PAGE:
Looking for a tour of Turkey, you see two or three companies offering similar itineraries…with suprisingly different prices.
What’s the difference? Which should you choose?
A variety of factors affect the quality and price of tours. Here are some of them:
I believe the most-fun tours are small-group, usually defined as 10 to 12 travelers maximum. Optimal group size allows for pleasant interaction, conversation, fun and sharing, and doesn’t require the heavier logistics of organizing 40 or 50 people into and out of hotels and sights, and onto and off of a bus.
Supply and demand: if lots of travelers want to go where you want to go at the same time, prices will be higher. The busiest months for independent cultural travel (ie, not just a beach vacation) are April, May and early June, September and October. (For beaches, it’s June through September).
A tour that spends most of its time in more-expensive Istanbul and western Turkey may cost more than one that takes you to off-the-beaten-path eastern Turkey.
More comfortable, well-located hotels cost more than basic hotels away from the action. You may save money on a tour that stays at a simple, modern high-rise hotel on the outskirts. If you prefer an atmospheric boutique hotel in the city center near museums, shops, restaurants and public transport, the tour may cost more because these hotels are more expensive.
Some companies include most meals, some include only a few, giving you freedom to explore Turkish cuisine as you like. You may prefer meals included, or you may prefer to find restaurants for some meals on your own—or have just a snack or a picnic.
And what about the meals that are included? Can you choose whatever you want from the menu in a good-quality restaurant, or will you be offered a single plate, “the chicken or the pasta,” in a group dining room? Are beverages included (often, they’re not). What other “extras” will you have to buy on your own? Before you look at a tour price, decide what’s important to you.
The better tour companies don’t fill the vehicle. For a small group tour of 10 travelers, the company may provide a 14-seat midi-bus so there’s room to change seats, stretch out, pile day-packs, etc. This costs more, but is more enjoyable for the participants. A cheaper tour may use the same size vehicle, but with 16 seats, all filled.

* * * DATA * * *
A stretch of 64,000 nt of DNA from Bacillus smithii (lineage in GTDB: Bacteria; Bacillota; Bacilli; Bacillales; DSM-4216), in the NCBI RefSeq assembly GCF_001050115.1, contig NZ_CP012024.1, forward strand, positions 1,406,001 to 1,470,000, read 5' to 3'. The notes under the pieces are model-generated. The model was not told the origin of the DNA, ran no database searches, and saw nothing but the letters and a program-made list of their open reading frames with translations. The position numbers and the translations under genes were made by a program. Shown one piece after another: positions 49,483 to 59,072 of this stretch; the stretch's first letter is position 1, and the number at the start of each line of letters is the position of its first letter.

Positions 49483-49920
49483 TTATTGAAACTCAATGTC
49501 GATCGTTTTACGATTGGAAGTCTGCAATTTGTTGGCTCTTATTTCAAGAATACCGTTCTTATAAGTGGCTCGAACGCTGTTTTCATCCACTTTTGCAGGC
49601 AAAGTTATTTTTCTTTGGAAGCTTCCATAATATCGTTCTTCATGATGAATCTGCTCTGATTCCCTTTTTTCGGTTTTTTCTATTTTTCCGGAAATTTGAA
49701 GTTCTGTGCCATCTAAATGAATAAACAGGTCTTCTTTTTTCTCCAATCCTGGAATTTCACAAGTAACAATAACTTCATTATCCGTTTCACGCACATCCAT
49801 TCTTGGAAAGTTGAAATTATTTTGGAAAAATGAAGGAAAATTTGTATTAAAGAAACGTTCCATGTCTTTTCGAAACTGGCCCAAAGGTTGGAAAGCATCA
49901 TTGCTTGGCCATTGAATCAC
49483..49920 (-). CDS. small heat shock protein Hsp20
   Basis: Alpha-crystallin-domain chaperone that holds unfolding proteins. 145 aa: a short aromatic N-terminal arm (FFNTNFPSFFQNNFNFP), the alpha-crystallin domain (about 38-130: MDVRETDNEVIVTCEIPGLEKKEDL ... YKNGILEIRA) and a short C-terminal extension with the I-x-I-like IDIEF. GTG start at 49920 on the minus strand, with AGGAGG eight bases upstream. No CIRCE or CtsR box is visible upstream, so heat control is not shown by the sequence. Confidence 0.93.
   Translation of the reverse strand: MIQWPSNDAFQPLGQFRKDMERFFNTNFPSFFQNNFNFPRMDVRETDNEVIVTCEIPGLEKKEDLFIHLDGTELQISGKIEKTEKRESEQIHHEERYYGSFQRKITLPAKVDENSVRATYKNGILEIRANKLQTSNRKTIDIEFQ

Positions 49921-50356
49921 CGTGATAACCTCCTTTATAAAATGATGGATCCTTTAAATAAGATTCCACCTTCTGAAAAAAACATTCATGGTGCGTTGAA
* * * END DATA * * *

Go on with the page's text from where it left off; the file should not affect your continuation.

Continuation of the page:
Organizing a tour is risky: a company makes all the hotel, meal, guide and transport commitments, but will enough travelers take the tour to make it profitable?
A guaranteed departure means the tour will go even if the tour company will lose money on it. If the company needs eight participants to earn a profit, but only two people take the tour, a guaranteed-departure tour will still go. Those two people will get a private tour at the lower cost of a group tour, the company will lose money (this time), but will not disappoint the travelers.
So a guaranteed departure is worth more than a tour that advertises a minimum number of participants needed for it to operate.
The travel agencies we recommend are very sensitive and respectful to those who don’t care to shop. However, many tours in Turkey include a “shopping component,” a stop at one or more shops selling carpets, ceramics, leather apparel, souvenirs, etc. Often the shop is called a “Cultural Center,” “Traditional Crafts Center,” “Art Exhibit,” etc. to obscure its function as a retail store.
But time spent in a shop is time not spent sightseeing or relaxing at your hotel. If you’re not interested in shopping, you may be bored as tour shops tend to be in isolated locations, away from other attractions.
I’ve seen low-priced 5-day tour itineraries that feature one full day of frenetic sightseeing (with lots of drive-bys), two days of free time, and two full days of shopping in “captive” shops. Is that what you want? The price is certainly low. Or would you rather have four days of balanced, guided sightseeing, one shopping stop of an hour or so, and two afternoons free?
Your Decision Checklist:
1. How large will the group be? Is that size guaranteed?
2. If you must travel in high season, expect to pay more.
3. Determine if the tour is a guaranteed departure.
4. Get information on the tour hotels, including the size (number of rooms), character, services, room rates, and location. (Hint: use Google maps and, for Istanbul, review my descriptions of hotel districts. More…)
5. Count the number of meals included, and read the fine print about dining facilities and policies: can you order à la carte, from the menu? Or is it a table d’hôteset-menu? What drinks are included, if any?
6. Ask about transport policies: how big is the vehicle? Will every seat be filled? (Having free seats for day-packs, and moving around, is a big advantage.)
7. Ask how much time is spent shopping at “Cultural Centers” (shopping stops), on how many days, and can you opt out (if that’s what you want)?
8. No matter which company you use, be *certain* to read the company’s Terms & Conditions carefully!They may seem like “the small print,” “boilerplate,” and “legalese,” but the T&C are even more important than the tour itinerary. They define the legal contractbetween you and the tour company. If you do not know what you’re agreeing to, you’re setting yourself up for disappointment.
Certainly, most travelers to Turkey who take tours come away happy and satisfied. Careful comparison of the best tours can help you get the one you want.
If you have bad luck with a tour, here’s how to file a complaint.
—by Tom Brosnahan
|Best Guided Tours of Turkey|